£9m car park and relocation of theatre planned as part of regeneration work

Lytton Way car park CGI image

The new car park will be off Lytton Way in Stevenage - Credit: Stevenage Borough Council

Plans to spend £15million on work to improve the ‘front door’ to Stevenage – which will include a £9m car park and the potential relocation of the Gordon Craig Theatre – have moved a step closer.

The multi-million project will create an “attractive, appealing, sustainable and high quality” welcome to the town, while the new car park will meet an increasing demand from rail commuters and visitors.

The council will also explore the creation of a new quarter to house residential, office and retail units in the place of the Gordon Craig Theatre and current leisure facilities.

Stevenage Borough Council outlined the plans for the so-called Station Gateway at a meeting of the council’s executive on December 8.

The project is one of nine which will be funded as a result of the council’s successful bid for £37.5m from the government’s Towns Fund.

The Station Gateway, which will receive £6.5m from the pot, aims to improve the first impression visitors get of the town, from the railway station and new bus interchange.

In its business case for the project, the council has said transformation of the space “could have the greatest regeneration impact for Stevenage”, by supporting the growth of the town’s economy and opening up the space for new business.

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As part of the Towns Fund process, local authorities have to provide business cases of each project before the money is released.

In total, £15.5m will be spent on the project, with £6.5m from the Towns Fund,  £5m from the borough council and £4m through other investment.

The bulk of that spending appears to be on the new multi-storey car park in Lytton Way, which is being given a budget of £9.7m, with a target construction price of £8.9m.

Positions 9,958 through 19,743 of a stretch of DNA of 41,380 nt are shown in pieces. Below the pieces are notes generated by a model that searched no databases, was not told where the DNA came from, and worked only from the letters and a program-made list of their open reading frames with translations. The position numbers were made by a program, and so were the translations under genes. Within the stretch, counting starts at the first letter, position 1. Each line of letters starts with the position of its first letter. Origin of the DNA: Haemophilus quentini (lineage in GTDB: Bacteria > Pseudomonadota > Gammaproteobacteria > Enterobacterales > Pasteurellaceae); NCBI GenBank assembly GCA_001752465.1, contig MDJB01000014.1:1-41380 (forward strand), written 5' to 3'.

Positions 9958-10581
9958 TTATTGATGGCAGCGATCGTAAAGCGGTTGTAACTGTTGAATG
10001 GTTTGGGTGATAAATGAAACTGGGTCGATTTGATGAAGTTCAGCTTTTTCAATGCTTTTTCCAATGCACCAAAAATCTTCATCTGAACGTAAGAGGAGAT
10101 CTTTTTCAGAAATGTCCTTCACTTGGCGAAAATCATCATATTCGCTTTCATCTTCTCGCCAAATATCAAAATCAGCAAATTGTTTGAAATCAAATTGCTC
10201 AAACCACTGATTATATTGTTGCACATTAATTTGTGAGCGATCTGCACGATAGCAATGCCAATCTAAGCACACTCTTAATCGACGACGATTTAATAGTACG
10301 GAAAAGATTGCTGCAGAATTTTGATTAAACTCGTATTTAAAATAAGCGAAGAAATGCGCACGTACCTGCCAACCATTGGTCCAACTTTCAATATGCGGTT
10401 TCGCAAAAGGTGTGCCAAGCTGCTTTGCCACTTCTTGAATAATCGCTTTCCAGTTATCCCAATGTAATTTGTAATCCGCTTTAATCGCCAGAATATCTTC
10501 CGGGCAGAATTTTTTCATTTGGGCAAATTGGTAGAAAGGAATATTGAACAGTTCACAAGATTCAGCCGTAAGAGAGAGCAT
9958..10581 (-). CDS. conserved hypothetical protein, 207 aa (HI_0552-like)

The scheme will include 622 spaces – up from 339 – including 30 Blue Badge spaces. Initially 25 per cent of the spaces will be electrical vehicle charging bays, with infrastructure in place to increase this to 50 per cent. 

The cycle hub will include room for around 80 bikes and three accessible bikes.

The business case said the multi-storey will feature, “a design which includes perforated metal facades incorporating designs highlighting some of the best features of the town, as a unique car park for Stevenage”.

Speaking at the executive meeting, Councillor John Gardner said the council were working with award-winning German developers Huber to create the scheme.

He said: “We fully believe, wherever possible, in appointing local companies, and the bus interchange across the road is being done that way, but we are also absolutely insistent that in our town centre we are not going to build any second-rate buildings, and especially in gateway positions.”

The council’s chief financial officer, Clare Fletcher, added the car park would replace parking lost to building work elsewhere in the town. 

Ms Fletcher said: ”The key point we made to the Development Board is this is about replacing car parking in the town, this isn’t necessarily a money making exercise for the council. This is about replacing parking where car parks are being used for regeneration purposes.”

The Station Gateway will be developed through two phases. The build of the new car park, first public realm improvements and relocation of leisure facilities will take place during the initial phase.

The second phase will include considering relocation options for the theatre and further public realm improvements.

Ahead of the construction work, the council said they will consider how best to minimise disruption while the car park is out of use, which could include utilising existing capacity in other car parks, or the introduction of “park and stride” at alternative sites.

The council said it hoped final commitments for the project will be in place by February 2022, which would facilitate a start on the car park in April – subject to being granted planning permission.

Work continues on the development of the bus interchange in Lytton Way, which is close by to the leisure centre.

In August, the council celebrated the final beam being placed on the main building of the interchange with a topping out ceremony

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